Milton Bradley in Blue and Teal
Seattle’s star-inhaling, soul-exhaling off-season gained the Mariners praise throughout the baseball community. General Manager Jack Zduriencik combined obvious moves (like giving Felix Hernandez a contract extension and trading a stack of B+ prospects for Cliff Lee) with some inherently risky gambles. Those moves now have the Mariners in position to not only compete, but also to win the American League West this season. Such a premise seemed impossible just 12 months ago.
Acquiring Milton Bradley qualifies as both an obvious move and a risky gamble. Getting out from under Carlos Silva’s mammoth contract (and equally mammoth – as in, extinct – pitching ability) could’ve meant taking an equally poor contract in exchange. Instead, the Mariners received what could become a relative bargain – if Bradley can stay sane and healthy.
Second-year manager Don Wakamatsu has gained a reputation as a handler of diverse personalities and masseur of egos. The M’s also hope the presence of Ken Griffey Jr. as designated tickler and upbeat presence will help soothe Bradley’s volatile temper. The Mariners will accept injuries that happen in the heat of battle. What they don’t want are lengthy suspensions caused by their underestimating Bradley’s unique personality.
Enough about the mental aspect of things though, let’s talk about the quantifiable. Just once in the past five seasons has Bradley topped 500 plate appearances. The past couple years ranked among his most durable, though. After appearing in 126 games with the Rangers (just 20 as an outfielder) in 2008, Bradley nearly matched – and if not for a suspension, would’ve surpassed – that total while playing 109 games in the outfield.
The M’s plan to give Bradley playing time both in left field and at DH. The presence of Ryan Garko, Ryan Langerhans, Michael Saunders, and even Griffey, there’s enough alternatives that Wakamatsu can get really creative if he so wishes. Still, Bradley’s the cream of that crop, a switch-hitter with a line of .289/.398/.483 (AVG/OBP/SLG) in the past three seasons, with 61 home runs, 206 runs batted in, and 22 steals.
Bradley currently holds a B-Rank of 224th, a nod to injuries depressing his counting stats. Other factors are also conspiring against Bradley’s fantasy value. First, he turns 32 in April; the recent success of outliers like Barry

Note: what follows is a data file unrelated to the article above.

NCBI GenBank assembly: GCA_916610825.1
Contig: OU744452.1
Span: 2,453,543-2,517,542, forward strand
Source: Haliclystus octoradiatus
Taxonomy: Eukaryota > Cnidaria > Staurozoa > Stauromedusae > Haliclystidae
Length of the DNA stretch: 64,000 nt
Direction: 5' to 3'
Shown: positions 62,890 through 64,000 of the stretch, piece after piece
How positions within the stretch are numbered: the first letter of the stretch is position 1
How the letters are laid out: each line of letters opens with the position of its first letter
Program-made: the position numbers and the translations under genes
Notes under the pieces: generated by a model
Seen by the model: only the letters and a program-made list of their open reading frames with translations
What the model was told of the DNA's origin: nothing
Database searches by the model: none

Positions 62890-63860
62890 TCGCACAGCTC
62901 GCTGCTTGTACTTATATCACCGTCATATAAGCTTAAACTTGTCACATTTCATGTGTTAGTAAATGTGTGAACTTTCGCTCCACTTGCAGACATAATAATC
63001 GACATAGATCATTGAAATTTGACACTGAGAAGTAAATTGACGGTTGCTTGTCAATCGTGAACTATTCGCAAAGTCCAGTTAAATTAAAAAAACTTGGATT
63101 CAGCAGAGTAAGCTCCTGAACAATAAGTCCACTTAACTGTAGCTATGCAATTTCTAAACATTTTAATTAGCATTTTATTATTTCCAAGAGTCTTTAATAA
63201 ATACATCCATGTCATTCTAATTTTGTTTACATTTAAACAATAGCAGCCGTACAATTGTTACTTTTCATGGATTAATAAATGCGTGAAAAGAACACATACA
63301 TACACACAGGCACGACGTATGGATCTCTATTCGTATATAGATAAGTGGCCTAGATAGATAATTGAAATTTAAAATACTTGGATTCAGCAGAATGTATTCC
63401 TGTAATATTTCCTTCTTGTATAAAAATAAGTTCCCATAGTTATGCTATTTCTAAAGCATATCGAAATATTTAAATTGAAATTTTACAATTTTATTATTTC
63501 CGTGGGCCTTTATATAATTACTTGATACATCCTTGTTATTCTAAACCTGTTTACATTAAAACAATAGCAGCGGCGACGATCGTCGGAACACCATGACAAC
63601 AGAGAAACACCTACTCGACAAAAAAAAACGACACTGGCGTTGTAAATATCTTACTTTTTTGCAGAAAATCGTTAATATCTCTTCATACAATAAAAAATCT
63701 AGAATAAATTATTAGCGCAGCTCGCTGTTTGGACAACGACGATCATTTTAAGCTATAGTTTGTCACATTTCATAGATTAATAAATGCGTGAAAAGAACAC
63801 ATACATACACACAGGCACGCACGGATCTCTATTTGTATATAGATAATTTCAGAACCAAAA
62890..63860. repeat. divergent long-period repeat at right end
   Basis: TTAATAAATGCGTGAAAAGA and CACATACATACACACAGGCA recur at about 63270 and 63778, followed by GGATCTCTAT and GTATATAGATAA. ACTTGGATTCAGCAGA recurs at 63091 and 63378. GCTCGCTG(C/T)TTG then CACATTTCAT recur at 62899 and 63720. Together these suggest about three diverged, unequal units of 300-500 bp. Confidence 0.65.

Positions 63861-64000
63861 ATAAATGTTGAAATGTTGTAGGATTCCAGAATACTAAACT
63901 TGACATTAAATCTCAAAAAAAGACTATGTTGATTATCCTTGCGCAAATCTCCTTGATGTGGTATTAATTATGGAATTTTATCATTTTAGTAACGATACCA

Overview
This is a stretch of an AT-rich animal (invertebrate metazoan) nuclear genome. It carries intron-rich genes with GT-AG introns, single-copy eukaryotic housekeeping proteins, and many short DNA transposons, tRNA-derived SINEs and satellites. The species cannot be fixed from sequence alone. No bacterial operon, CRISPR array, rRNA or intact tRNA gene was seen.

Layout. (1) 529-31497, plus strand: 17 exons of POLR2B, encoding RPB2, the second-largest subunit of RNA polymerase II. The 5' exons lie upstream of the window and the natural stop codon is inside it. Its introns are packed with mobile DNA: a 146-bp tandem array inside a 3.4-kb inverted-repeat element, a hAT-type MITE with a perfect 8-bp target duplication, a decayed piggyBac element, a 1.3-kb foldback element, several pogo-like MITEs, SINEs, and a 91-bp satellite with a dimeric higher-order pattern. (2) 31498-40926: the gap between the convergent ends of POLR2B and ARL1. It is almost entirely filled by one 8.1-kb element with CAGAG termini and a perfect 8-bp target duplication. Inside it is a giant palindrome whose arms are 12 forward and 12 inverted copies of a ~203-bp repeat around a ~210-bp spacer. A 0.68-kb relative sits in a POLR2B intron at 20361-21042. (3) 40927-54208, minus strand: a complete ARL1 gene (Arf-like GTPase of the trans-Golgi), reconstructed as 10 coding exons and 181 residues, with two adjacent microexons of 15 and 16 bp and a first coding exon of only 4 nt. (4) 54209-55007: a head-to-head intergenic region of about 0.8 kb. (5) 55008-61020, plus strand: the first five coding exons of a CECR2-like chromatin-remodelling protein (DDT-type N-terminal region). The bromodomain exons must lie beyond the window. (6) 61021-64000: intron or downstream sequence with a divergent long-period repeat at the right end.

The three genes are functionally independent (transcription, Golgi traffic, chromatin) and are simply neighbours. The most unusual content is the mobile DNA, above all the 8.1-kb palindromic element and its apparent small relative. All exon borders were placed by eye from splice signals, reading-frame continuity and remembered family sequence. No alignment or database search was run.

Bonds and Mariano Rivera aside, baseball players still peak most often
before their 30th birthday, with every subsequent year raising the risk
of injury, declining performance, or both. He’ll also now play half of his
games at Safeco Field, one of the toughest parks in baseball on hitters, doubly so on right-handed hitters with power, given the park’s spacious dimensions in left-center field. (Just ask Adrian Beltre.)
On the plus side, Bradley should see plenty of at-bats from the left side of the plate, where park factors aren’t as harsh and where players like Raul Ibanez and Russell Branyan have found success in recent years.
Bradley deserves ample consideration in AL-only and shallower mixed leagues. If he bats high in the order, he could see ample RBI opportunities behind speedy OBP machines Ichiro Suzuki and Chone Figgins. You can also get strategic in how you handle Bradley on your fantasy team. Drafting Bradley, then hedging with another outfielder with a little less ability but more durability, should allow you to get the best of his production, without taking a major hit in the event of an injury or – yes, we have to say it – possible suspension.
It’s easy to see why general managers – both in fantasy and real life – are willing to give Bradley additional chances. His upside is too good to push aside completely. But if you’re planning on drafting him, do what the Mariners plan to do: Handle with care.
— R.J. Anderson